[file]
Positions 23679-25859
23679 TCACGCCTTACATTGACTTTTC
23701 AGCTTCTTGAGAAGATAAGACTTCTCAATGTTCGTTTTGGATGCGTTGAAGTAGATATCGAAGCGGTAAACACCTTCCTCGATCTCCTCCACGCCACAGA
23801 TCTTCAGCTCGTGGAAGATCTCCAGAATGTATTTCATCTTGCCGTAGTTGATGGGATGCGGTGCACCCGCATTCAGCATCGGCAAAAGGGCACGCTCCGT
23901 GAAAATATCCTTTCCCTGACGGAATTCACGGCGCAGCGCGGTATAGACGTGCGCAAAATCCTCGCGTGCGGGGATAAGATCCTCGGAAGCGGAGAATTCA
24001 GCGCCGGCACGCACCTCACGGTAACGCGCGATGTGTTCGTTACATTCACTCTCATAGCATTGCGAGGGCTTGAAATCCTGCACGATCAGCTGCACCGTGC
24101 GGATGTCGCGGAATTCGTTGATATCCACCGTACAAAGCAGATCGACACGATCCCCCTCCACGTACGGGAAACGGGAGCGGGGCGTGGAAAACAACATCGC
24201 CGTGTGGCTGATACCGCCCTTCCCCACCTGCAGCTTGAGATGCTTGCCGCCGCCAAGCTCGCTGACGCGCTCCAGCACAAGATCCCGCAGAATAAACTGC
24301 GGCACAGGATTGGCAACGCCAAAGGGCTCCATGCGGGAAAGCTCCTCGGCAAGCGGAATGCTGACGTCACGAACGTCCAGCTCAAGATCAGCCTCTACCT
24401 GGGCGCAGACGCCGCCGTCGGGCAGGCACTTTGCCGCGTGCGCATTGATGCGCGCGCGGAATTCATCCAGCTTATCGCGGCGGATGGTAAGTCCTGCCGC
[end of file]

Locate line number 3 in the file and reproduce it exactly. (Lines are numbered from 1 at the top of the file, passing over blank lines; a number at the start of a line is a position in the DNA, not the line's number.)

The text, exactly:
23701 AGCTTCTTGAGAAGATAAGACTTCTCAATGTTCGTTTTGGATGCGTTGAAGTAGATATCGAAGCGGTAAACACCTTCCTCGATCTCCTCCACGCCACAGA